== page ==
1. Water and recovery from COVID – public health, climate change and economic development. We cannot talk about priorities for the next four years without taking stock of the previous four years, including all that 2020 brought to bear. Increasing climate disasters coincided with an economic and public health emergency unlike anything we’ve experienced in close to a century. Priorities for the administration’s transition and the next several years focus most on supporting our communities through recovery from devastating loss. This includes a turn toward a more intersectional approach to our issues, recognizing that any one issue does not exist in a vacuum. Groups have identified a very real opportunity to address issues of water security, climate resilience and economic development as a unified strategy. This includes substantial investment in our water infrastructure, including green infrastructure, to ensure that clean and safe water is accessible by all. Investment in this space also creates opportunities for sustainable job growth and economic opportunity and inclusion as the water sector grows and adapts to our changing climate. Many of our partners are emphasizing the need to prioritize communities hardest hit by not only climate change but economic loss or stagnation for implementation of climate resilient programs and job development. Providing opportunities for economic growth and a cleaner, safer environmental future is essential to a just transition.
  2. Incorporate climate resilience strategies into all water programs. Water advocates have recognized the need to incorporate climate resilience strategies into all areas of their work and have emphasized this in their transition plans. This includes water infrastructure, where advocates continue to push for increased adoption of green infrastructure to mitigate the impacts of climate-related flooding. Additionally, organizations like the Pacific Institute have called for climate change to be considered as part of all water system management and planning, including consideration of greenhouse gas emissions. This is again part of prioritizing an intersectional approach to our climate and broader world to ensure we advance toward a cleaner, safer future for all.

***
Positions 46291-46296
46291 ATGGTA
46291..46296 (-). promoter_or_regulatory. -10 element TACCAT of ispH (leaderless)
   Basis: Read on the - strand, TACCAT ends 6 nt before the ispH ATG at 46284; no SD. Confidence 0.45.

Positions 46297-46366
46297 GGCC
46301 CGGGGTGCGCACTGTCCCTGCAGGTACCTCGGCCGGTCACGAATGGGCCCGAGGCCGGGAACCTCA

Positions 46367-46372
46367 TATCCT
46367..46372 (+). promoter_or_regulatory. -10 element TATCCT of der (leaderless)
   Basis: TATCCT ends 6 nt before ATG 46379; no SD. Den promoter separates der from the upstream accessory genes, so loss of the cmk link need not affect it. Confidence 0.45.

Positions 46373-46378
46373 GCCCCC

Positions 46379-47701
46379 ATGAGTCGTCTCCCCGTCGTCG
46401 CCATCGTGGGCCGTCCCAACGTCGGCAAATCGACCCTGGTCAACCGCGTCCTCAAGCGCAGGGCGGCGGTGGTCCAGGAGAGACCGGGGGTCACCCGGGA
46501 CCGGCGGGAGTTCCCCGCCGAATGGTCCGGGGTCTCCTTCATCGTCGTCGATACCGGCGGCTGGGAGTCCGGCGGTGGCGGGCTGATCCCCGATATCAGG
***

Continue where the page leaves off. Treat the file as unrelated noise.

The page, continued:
3. Prioritize equitable access, influence and support for disadvantaged communities. The conservation community has been reckoning with the legacy of environmental injustice and lack of diverse representation for many years. A more acute focus on this issue has emerged again out of the wreckage that 2020 brought for many communities. We know that the impacts of climate change and lack of water access have and continue to be disproportionately felt by those least represented in positions of power — namely Black, brown, Indigenous and low-income communities. Many groups are not only underscoring the need to ensure funding and programming be delivered equitably, but that representation from these communities at decision-making tables be prioritized. 
  4. Increase funding to states and local governments. Key to implementing these recommendations is providing ample funding to state and local governments. State and local programs are where the rubber meets the road — assessing the current context and capacity of their communities to design and implement the most responsive programming — be it to increased flooding in the midwest and southern United States or drought and wildfires ravaging the western region of the country. Many groups are emphasizing this need as they have for the last several years. This piece emphasizes a specific need for the incoming administration to work closely with members of Congress to prioritize funding for water resilience and access.

Moving Forward

As an organization led by our network, this means that the needs and priorities of our partners guide the priorities of River Network. What we know from the work of our water champions over the last several years and continuing for the next several is that equity and justice must be at the center of all that we do. Investment in climate resilient infrastructure and technologies must also prioritize those most impacted by climate disasters and failing water infrastructure to address the inequities our systems have perpetuated. We, along with our network, are cautiously optimistic about the opportunities ahead based on the priorities the Biden Administration has laid out in their transition plans. River Network will continue to support our network in efforts to protect and ensure access to our most vital resource — water.

Here are a few of the transition plans we’re referencing: